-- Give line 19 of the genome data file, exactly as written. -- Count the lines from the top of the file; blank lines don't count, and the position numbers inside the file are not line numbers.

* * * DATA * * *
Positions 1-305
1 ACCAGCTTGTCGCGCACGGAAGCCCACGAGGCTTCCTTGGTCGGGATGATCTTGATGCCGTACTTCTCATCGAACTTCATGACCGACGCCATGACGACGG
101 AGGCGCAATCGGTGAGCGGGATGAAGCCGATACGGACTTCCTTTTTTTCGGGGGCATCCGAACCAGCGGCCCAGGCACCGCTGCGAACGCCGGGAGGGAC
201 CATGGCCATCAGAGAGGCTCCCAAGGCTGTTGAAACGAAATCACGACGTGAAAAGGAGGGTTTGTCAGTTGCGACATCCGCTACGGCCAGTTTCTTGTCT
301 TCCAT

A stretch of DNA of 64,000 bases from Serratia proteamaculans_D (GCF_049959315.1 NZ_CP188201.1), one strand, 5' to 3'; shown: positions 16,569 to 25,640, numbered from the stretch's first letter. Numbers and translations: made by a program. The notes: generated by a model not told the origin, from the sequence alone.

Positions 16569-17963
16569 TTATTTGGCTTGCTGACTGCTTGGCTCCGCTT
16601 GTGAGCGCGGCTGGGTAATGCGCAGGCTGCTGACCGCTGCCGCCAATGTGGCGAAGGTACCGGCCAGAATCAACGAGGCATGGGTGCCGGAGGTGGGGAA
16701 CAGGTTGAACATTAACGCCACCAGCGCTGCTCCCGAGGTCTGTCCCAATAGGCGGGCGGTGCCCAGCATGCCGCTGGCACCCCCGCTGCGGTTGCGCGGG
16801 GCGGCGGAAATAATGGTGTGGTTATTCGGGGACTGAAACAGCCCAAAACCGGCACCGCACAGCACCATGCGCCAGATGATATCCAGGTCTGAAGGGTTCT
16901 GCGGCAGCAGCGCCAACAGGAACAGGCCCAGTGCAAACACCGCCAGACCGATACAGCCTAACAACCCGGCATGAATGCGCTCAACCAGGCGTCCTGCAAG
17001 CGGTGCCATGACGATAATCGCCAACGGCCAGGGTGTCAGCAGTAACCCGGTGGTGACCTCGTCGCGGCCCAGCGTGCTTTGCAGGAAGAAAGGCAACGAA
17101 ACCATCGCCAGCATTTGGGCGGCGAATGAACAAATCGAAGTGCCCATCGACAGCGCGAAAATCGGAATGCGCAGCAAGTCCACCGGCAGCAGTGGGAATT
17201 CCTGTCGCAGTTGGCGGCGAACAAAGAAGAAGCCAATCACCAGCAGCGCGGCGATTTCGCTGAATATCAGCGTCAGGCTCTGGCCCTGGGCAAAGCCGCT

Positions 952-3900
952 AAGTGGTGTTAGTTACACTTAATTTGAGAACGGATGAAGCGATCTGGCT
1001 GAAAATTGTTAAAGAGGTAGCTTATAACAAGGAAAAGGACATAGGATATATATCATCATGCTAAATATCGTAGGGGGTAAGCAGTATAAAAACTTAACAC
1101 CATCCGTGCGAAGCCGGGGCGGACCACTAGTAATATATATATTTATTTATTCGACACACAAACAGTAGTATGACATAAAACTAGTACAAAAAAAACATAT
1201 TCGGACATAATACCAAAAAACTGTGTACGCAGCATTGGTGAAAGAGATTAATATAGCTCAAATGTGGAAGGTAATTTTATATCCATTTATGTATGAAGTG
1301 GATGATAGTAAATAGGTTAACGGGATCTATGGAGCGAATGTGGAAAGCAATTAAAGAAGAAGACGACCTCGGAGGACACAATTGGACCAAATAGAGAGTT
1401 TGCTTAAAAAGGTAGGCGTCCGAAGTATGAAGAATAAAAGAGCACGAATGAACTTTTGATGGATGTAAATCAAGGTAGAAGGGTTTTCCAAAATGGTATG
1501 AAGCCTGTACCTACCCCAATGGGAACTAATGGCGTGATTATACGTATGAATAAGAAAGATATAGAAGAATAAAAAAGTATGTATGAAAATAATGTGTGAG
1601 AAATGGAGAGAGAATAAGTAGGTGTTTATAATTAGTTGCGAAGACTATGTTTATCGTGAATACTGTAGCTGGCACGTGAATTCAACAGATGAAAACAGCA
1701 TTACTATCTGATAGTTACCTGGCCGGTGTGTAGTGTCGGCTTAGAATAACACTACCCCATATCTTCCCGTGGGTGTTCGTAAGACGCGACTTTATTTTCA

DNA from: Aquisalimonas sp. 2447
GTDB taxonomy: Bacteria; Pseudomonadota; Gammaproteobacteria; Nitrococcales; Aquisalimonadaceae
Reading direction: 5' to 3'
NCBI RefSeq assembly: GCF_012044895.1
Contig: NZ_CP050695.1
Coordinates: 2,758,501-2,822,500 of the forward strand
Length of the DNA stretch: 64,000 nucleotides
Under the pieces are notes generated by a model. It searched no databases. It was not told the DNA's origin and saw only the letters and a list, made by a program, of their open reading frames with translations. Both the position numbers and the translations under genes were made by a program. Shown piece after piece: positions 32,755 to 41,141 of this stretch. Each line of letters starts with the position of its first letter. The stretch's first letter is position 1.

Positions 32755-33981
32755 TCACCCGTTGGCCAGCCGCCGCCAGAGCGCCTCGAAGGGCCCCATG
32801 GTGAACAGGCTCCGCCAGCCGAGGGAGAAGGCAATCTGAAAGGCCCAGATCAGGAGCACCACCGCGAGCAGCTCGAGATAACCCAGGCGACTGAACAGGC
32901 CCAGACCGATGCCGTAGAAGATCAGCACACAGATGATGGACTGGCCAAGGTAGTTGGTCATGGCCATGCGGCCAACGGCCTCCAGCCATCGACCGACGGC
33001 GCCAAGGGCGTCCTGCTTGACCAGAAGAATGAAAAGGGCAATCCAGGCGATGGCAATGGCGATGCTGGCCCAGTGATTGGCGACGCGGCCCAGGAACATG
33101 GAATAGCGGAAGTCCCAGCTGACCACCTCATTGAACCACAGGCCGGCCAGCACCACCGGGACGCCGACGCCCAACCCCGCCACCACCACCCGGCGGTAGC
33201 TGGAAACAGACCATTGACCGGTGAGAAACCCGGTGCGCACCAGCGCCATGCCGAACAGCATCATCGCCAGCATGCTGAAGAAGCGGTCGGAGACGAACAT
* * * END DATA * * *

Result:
1101 CATCCGTGCGAAGCCGGGGCGGACCACTAGTAATATATATATTTATTTATTCGACACACAAACAGTAGTATGACATAAAACTAGTACAAAAAAAACATAT